Do Multinational Banks Engage in Regulatory Arbitrage through Their Loan Location Decisions?

Regulatory arbitrage—the practice whereby banks try to escape jurisdictions with more stringent regulations in favor of less stringent ones—has been a topic of active research interest. Previous research has shown that banks do indeed direct financial flows to countries with less strict regulations, and take over banks or establish subsidiaries in these countries. In a recent paper, we explore whether multinational banks engage in such regulatory arbitrage through their choice of location for originating their share of syndicated loans. The short answer? Yes.

Banks that participate in the international syndicated loan market tend to be multinational themselves, operating banking establishments in several countries. This implies that banks typically have a choice in which country to originate their share of a syndicated loan, taking into account international differences in, among other things, capital regulation. Lending provided through a foreign subsidiary is subject to subsidiary-country bank capital regulation, and international banks thus can engage in regulatory arbitrage with respect to capital regulations by originating loans through foreign subsidiaries located in countries with relatively weak regulations. 

Our study uses data for over 214,000 cross-border syndicated loan contributions by 42 multinational banking groups headquartered in 10 countries, providing loans to borrowers in 151 countries over the 1999-2014 period. Our estimation relies on within-loan contribution variation in origination locations for individual banking groups, which enables us to fully control for borrower, banking group, as well as loan characteristics.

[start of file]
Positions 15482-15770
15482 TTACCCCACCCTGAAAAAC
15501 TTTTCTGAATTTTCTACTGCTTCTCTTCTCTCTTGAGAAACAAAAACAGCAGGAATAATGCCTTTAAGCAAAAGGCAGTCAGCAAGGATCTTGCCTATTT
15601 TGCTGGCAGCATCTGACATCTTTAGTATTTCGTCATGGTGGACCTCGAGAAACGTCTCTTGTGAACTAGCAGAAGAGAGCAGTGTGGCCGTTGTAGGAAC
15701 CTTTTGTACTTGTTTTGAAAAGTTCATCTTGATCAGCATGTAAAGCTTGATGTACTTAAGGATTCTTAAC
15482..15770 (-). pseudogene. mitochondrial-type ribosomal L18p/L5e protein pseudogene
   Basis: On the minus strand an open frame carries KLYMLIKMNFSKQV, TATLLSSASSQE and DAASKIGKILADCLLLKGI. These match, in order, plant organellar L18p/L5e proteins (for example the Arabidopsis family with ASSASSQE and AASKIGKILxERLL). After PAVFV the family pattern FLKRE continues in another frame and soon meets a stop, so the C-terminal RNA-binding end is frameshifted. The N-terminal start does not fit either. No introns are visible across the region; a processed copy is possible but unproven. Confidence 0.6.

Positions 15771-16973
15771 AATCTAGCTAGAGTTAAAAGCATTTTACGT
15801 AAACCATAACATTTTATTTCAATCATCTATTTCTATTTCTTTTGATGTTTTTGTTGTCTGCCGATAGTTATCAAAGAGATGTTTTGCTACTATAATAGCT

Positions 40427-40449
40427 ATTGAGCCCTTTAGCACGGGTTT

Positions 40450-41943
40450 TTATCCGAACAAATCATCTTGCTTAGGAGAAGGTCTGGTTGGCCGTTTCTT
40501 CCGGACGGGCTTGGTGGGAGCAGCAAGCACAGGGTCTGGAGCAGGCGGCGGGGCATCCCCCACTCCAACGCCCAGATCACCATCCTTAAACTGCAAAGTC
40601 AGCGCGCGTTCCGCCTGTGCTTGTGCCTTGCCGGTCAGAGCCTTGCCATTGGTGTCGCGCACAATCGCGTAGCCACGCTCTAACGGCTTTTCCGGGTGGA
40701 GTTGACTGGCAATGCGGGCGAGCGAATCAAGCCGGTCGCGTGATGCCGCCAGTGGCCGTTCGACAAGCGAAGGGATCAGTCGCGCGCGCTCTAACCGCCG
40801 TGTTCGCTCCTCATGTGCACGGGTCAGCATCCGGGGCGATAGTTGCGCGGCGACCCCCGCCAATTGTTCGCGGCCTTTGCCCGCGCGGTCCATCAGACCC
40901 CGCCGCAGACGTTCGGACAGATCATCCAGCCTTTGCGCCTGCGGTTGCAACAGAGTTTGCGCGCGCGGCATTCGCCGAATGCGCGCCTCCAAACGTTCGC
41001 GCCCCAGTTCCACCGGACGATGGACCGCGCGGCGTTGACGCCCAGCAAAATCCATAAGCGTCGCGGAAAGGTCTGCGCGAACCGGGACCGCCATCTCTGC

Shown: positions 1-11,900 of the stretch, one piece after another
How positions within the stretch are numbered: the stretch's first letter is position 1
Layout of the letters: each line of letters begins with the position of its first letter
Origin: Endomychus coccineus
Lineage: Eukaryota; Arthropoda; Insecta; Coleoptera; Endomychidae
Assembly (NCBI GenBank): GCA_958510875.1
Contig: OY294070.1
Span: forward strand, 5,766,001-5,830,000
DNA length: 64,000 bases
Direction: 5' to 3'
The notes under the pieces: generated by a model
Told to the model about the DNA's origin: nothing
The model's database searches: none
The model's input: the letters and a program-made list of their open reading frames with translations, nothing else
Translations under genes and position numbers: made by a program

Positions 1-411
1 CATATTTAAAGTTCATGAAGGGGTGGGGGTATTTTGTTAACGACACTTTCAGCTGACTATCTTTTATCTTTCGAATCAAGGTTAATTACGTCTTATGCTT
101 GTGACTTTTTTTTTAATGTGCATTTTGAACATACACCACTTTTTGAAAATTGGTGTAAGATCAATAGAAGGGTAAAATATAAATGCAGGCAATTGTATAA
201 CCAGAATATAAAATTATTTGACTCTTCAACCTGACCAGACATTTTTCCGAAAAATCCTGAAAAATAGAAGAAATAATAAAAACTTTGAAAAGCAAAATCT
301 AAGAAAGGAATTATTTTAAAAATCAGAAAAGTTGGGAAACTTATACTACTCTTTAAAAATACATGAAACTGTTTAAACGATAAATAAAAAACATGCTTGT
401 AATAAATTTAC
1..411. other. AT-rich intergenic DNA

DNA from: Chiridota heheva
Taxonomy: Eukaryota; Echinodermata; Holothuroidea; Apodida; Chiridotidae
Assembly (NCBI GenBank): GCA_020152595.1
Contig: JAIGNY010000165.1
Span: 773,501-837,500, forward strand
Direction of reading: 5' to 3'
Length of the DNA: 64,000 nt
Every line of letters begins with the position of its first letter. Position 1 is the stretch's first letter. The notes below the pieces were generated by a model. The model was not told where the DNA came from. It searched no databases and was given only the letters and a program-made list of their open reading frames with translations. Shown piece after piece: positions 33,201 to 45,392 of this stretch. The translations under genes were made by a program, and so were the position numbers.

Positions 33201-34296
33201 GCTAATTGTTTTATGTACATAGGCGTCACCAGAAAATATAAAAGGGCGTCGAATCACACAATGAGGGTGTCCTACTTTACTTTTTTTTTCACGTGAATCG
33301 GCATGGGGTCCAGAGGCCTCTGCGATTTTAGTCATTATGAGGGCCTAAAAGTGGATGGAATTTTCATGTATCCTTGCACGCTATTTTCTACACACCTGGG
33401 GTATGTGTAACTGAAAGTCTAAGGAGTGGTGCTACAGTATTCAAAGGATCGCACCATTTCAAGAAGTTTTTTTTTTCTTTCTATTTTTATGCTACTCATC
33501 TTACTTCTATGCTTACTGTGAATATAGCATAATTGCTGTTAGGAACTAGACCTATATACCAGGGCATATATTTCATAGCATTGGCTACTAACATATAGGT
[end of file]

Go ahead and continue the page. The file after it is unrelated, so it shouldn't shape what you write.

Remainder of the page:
Our research provides three main findings:

1. More stringent capital regulations reduce the probability of loan origination in a country

We see strong evidence of regulatory arbitrage. Since our data cover a relatively long period, we are also able to examine whether the intensity of regulatory arbitrage has changed over time, particularly following the financial crisis of 2008-2009 (see Figure 1). Indeed, the fraction of cross-border loans that have been arbitraged peaks in 2008 and significantly declines afterwards, potentially due to post-crisis changes in the regulatory regime and stronger enforcement through supervision.

Figure 1. Fraction of “arbitraged” cross-border syndicated loan volume

Note: This graph shows the volume of cross-border loans provided by foreign subsidiaries located in countries with less stringent capital regulation than in the parent bank’s country divided by the total volume of cross-border syndicated loans.

2. The regulatory arbitrage is more intense for weaker banks and riskier borrowers

Better capitalized banking groups engage in less regulatory arbitrage. This is consistent with the fact that these banks face less-binding capital constraints and therefore are less incentivized to engage in regulatory arbitrage to evade higher capital regulations. Similarly, loans to safer borrowers attract lower regulatory risk weights, thus requiring less regulatory capital. Hence location of safer loans is also less sensitive to international differences in capital regulations.

3. Loan location choices reflect a trade-off between a bank’s ease of information acquisition on borrowers versus the need to evade stricter capital regulations

Loan location is more likely to be in the borrower country, or in a country that specializes in the borrower’s industry, consistent with information gathering and evaluation being important choices, offsetting the potential benefits from evading stricter capital regulations. However, the easier it is to obtain information about prospective borrowers—say for more transparent borrowers that have a credit rating—the location choice becomes more sensitive to regulatory differences, and we see more intense regulatory arbitrage. In some cases this trade-off may prompt banks to originate loans in countries that are suboptimal from an information collection perspective, with regulatory arbitrage leading to a distortion in the bank’s information collection process.


CGD blog posts reflect the views of the authors, drawing on prior research and experience in their areas of expertise. CGD is a nonpartisan, independent organization and does not take institutional positions.

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